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Historical  Commentary by Reverend Stephens

 

Back in the early 50’s Mel and Thelma Preston were relocated to Anchorage.  Mel was a banker, and he and Thelma were members of the Christian Church.  At that time there was no Christian Church in the city, so they worshipped at the Presbyterian or Methodist church.  However they missed having communion every Sunday and the other practices of the Christian Church.  They began a Writing Campaign to Indianapolis and the Christian Missionary Society as it was called then to see if a church could be established here.  Several years of letters were exchanged.  In the meantime the Preston’s began a small worship experience in their home. 

There was a woman in the community whose father was a retired minister of the Christian Church.  He decided to come and visit Alaska and his daughter.  This became known to Indianapolis and he was asked to investigate the fledgling church.  Dr. Tarlton T. Roberts came to Alaska and had a great visit with his daughter and the Preston’s.  One story tells of his trip to Hope, AK and using his cane pulled a salmon out of Resurrection Creek.  He fell in love with Alaska and its people and at 80 years of age became the church’s first pastor.

Pastor Roberts helped organize the Charter  for the First Christian Church and was in Alaska for about a year when his health failed him and he returned to the States. Under his leadership the church was chartered on August 9th, 1956. However the seed had been planted and in 1957 Thurman Boswell, a retired Army Chaplain was called to be the first full time pastor. Then, in 1962  Rev.  Ellis R. Veatch, another military chaplain, was called to be pastor, and served until 1974 when he retired.  James (Jim) Stephens then became the pastor of the church, moving to Alaska from Nebraska in October 1984.

During the early years the church met in the Preston’s home, then in the American Legion Log Cabin. From 1957 to 1961 they were able to use the Anchorage Seventh Day Adventist church on Sundays.  During construction of the new church in 1962-63 the Scottish Rite Temple was used for services. In 1963 the First Building was completed by Ken Brady Construction with a sanctuary and office.  In 1969 the church added an educational wing.  But the next year the borough (at that time, now Muncipality) of Anchorage condemned the property to put Benson Boulevard on the property as a one way heading east.  The borough in their generosity offered the church $100.000.00 for the property and pain of relocating.  Knowing that would not be enough, the church hired Leroy Barker an Anchorage attorney and sued the muncipality.  With his excellent arguments the church won the suit and was awarded $290.000.00.  Just south of Northern Lights Boulevard, a local doctor had purchased a 10 lot parcel and planned to develop a cul-de-sac.  The church contacted him and he agreed to sell the property.  With property in hand, a foundation was set in and the church on the corner of Northern Lights and LaTouche was cut in sections and moved to its present location.  In the process of developing the lot, the plans for the church called for another basement section.  This section is now the fellowship hall.  The previous basement section is now the home of the Anchorage Cooperative Preschool, which has been with the church for over 40 years.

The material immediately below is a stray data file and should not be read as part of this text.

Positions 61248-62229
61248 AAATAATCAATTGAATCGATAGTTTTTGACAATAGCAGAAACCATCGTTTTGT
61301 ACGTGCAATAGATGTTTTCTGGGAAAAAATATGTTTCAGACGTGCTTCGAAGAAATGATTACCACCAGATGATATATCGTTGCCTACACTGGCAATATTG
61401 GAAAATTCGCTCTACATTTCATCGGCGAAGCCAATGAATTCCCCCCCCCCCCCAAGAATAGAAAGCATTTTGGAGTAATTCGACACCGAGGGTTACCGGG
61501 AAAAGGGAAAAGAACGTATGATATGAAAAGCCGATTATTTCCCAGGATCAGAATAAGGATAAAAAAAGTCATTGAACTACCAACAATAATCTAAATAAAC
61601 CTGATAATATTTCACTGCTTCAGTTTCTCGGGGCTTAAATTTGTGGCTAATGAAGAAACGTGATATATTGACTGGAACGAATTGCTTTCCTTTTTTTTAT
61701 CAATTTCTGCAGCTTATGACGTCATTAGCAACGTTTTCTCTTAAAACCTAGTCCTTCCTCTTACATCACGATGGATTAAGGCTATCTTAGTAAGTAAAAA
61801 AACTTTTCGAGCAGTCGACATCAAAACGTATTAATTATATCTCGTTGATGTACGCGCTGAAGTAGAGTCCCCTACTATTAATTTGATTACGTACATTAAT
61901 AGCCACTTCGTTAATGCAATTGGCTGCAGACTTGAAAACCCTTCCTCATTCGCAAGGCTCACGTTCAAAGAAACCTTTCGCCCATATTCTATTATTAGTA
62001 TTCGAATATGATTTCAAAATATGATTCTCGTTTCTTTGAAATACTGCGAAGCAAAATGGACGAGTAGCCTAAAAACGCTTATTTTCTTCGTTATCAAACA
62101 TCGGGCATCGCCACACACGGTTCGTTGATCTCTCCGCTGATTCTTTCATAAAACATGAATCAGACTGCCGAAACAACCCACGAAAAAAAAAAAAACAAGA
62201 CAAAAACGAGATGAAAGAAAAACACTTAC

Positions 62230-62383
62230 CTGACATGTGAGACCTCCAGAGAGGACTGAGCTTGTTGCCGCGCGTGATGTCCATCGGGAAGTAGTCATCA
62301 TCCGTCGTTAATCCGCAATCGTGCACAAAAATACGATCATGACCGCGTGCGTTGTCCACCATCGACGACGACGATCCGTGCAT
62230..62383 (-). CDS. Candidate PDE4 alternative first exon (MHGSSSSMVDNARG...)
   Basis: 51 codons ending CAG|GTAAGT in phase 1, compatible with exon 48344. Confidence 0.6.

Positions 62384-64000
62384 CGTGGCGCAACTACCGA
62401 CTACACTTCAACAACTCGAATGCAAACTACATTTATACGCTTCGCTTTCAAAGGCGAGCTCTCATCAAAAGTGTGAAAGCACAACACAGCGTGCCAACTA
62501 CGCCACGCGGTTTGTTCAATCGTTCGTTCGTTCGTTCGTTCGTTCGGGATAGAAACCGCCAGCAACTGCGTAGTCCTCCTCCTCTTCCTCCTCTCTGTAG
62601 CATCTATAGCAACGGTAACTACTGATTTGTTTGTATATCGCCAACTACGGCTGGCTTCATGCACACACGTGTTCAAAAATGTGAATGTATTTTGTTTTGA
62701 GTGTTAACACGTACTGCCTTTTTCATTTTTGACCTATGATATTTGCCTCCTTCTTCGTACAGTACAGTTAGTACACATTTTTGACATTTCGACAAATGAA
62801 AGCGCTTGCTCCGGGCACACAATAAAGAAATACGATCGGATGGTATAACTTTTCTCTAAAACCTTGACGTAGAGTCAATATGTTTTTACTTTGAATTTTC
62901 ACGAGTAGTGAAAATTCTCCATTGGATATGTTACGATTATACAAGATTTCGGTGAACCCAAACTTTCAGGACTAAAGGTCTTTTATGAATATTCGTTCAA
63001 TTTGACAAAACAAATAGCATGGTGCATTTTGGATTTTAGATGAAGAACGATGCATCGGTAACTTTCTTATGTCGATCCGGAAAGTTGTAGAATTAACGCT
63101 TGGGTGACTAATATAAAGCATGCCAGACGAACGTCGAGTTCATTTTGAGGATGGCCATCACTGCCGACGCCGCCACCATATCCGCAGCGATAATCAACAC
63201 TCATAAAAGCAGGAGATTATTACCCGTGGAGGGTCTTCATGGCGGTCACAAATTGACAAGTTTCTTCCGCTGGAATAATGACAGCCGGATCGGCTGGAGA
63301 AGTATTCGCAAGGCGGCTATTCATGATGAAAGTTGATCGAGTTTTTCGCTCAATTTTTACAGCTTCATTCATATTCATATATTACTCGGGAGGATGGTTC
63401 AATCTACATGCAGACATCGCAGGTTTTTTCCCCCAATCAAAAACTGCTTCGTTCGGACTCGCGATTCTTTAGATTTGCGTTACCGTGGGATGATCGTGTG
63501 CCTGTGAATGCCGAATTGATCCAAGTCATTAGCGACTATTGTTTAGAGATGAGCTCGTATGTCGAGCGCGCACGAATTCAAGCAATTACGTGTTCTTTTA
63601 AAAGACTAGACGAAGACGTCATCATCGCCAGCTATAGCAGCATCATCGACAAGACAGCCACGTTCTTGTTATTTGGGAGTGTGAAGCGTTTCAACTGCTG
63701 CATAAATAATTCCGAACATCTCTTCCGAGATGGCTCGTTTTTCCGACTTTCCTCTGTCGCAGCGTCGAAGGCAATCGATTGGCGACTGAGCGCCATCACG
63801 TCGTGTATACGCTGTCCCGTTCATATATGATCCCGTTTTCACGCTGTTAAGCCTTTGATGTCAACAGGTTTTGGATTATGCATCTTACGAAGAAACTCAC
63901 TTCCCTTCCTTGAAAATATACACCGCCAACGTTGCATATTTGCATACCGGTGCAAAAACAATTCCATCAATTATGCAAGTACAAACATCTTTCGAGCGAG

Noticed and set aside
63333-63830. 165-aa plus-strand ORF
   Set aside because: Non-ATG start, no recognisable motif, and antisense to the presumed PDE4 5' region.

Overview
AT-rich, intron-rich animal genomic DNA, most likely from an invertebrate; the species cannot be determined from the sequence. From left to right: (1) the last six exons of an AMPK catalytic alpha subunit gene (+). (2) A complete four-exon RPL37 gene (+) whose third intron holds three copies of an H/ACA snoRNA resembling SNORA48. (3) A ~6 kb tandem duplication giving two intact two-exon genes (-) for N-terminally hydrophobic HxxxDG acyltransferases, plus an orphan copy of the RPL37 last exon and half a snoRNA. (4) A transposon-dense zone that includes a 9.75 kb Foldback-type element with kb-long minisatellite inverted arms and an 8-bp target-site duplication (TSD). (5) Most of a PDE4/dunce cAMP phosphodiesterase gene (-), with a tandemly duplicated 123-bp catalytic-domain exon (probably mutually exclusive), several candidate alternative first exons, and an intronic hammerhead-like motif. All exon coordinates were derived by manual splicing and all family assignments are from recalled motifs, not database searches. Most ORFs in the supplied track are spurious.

In 1975 the church decided they needed a Parsonage, rather than paying rent for the pastor, Stephens, at that time, and his family.  Ground was broken in April of that year and the members all worked day and night under the leadership of Ellis Veatch who was acting general contractor. Pastor Stephens and his family moved in in November of that same year.  The parsonage has been a great asset to the church for the past 40 years providing shelter for many ministers and their families.

On a side note, in the spring and summer of 1976 the members of the church put in the landscaping around the parsonage.  During that time the Seventh Day Church of Anchorage had out grown its small downtown building.  They purchased property on O’Malley Road, and began building there.  Without their downtown building, the SDA met at First Christian Church, thus returning the favor our church received from the SDA in the early years.

Over it’s past near 50 years, the church has been a bright light in the State and in the Northwest Region of the Christian church.   It has maintained a great tradition of giving beyond it’s walls.  The church has been in the top 10 giving churches in the Northwest Region and in giving to the needs of the community.

  And following the strong ecumenical leading of the national church, First Christian Church in Anchorage has participated in the State organization, Alaska Christian Conference, and in the local community of churches, the Anchorage Fellowship of Churches, and now called Anchorage Faith Community which has included part of the Jewish community.

In 1981 the church celebrated its 25th Anniversary.  It was a full year of celebrations.  In January the church dedicated the new Baldwin Organ that replaced the old Hammond it had inherited.  In May of that year a special Hawaiian Luau was held to prepare for sending delegates to the World Convention of the Churches of Christ to be held in Hawaii.  Around September the church officially became a part of Alaska Children’s Services, (Now AK Child and Family) when William Gibble of the National Benevolent Association spoke to the church and formally affiliated with ACS with NBA.  To this day the church still has members of the church sitting on the board of directors of AK Child and Family.  On Thanksgiving Sunday of that year the church burned the mortgage on the existing church building that had been moved to its present location.

Now in 2016, the church will be celebrating it’s 60th anniversary.  Plans for the event will soon begin.